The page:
Seagate Momentus XT 750GB Solid State Hybrid Drive Review – SSD Performance With HDD Capacity

MOMENTUS XT PHYSICAL CHARACTERISTICS

The Seagate Momentus XT Solid State Hybrid Drive does not really have anything unique in the looks department. The drive looks essentially identical to other 2.5 drives:


The usual SATA and power connections are present as well. While it is meant for 2.5 laptop settings, it can easily fit into a desktop system as well:

For a size comparison, here is the Momentus XT paired next to a Motorola Grasp WX404 and an OCZ Vertex 2 60Gb SSD respectively:

As we can see, it has fundamentally the same dimensions as the Vertex 2, while being slightly heavier when weight by hand.

The underside of the drive is where we see the true meaning of hybrid. Both platter and SSD outlines are present.  For the SSD cache, an 8GB Single-Layer Cell (SLC) NAND flash memory rests by two disk platters, which have a rotational speed of 7200 RPM while being combined with 32MB of DRAM buffer memory:

The Momentus XT is termed as a Solid State Hybrid Drive, but it leans more towards the hard drive side than the SSD side. The size is a giveaway in itself, but there is another really innovative feature. If the 8Gb SLC SSD cache malfunctions, the Momentus XT will continue to operate as a normal hard drive. Additionally, the data will remain intact regardless, which speaks highly of its reliability and durability.

SPECIFICATIONS

What makes this marriage between tradition hard drive and SSD work is complex, but one of the main contributors is Seagate’s F.A.S.T. Factor Technology which will be outlined next.

11 comments

  1. The m4 ssd is one of the most reliable ssd out there. the 64 gig version can be purchased now for $109 free shipping no tax from newegg add a terabyte hd for mass storage and you get a faster, higher capacity and cheaper solution!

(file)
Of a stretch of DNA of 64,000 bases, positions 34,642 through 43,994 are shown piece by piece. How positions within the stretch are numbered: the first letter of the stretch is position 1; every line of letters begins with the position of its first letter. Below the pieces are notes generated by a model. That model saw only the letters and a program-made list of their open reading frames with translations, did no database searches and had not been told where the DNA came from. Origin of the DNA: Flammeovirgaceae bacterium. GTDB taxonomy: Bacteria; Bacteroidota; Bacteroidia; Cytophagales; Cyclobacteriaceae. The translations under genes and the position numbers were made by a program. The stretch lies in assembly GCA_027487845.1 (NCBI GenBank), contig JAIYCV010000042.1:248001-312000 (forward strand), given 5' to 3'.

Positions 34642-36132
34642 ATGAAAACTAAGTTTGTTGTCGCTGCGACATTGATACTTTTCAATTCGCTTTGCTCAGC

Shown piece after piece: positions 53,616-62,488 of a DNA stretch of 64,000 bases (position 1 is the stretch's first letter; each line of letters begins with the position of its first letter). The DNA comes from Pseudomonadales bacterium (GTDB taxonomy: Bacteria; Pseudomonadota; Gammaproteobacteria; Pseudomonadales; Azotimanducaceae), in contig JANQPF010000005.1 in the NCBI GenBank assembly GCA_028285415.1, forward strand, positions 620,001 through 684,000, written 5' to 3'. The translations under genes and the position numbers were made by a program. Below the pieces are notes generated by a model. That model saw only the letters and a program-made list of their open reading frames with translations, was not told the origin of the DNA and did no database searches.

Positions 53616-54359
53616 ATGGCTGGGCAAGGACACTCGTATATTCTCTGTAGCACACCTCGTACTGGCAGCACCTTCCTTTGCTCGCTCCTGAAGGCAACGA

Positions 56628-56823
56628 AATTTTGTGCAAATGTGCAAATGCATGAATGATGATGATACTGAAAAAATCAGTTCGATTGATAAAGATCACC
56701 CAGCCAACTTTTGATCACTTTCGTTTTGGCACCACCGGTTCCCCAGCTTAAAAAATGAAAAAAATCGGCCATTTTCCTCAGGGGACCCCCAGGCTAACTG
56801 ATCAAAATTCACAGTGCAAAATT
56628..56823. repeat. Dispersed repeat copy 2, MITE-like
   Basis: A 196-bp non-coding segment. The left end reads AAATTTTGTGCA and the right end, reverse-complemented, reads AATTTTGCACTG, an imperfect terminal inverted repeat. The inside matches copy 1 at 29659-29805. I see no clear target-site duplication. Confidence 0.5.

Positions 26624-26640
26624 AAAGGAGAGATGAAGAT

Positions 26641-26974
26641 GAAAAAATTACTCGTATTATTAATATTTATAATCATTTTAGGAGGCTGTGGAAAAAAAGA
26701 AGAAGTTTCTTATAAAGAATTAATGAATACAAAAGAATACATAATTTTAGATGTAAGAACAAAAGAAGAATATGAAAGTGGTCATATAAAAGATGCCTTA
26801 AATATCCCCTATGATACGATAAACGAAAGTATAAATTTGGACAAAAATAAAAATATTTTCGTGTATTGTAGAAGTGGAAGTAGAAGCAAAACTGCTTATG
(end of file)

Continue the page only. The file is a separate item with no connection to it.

the 128 gig version is $199

    • You can’t fit that configuration in most laptops. This is a 2.5inch drive perfect for laptops. If space isn’t an issue you could even look at a RAID system.

      I have used the 500Gb XT for a year now and am impressed. Not just with the real world usage but in particular with Seagates commitment to sorting out the early issues with this drive. They are actually listening to these reviews taking onboard the criticism and working with its customers to progress the technology further and releasing regular updates.

  2. I think this is one of those situations where there has to be a paradigm shift in the priorities and what is being measured. A drive like this was not made to run benchmarks, it was made to learn and adapt to the usage scenario at hand. The fact that most benchmarks showed a small improvement, or no improvement at all, but the author was still raving about the product, is a testament to that. I think benchmarking the loading times of a suite of programs over consecutive runs would be a much better indicator of what this drive brings to the table. In that scenario this will probably mean the best of both HDD and SSD worlds.

    Thank you for this review and the many other informative articles. 🙂

    • Thanks, and thanks a lot for the informative post!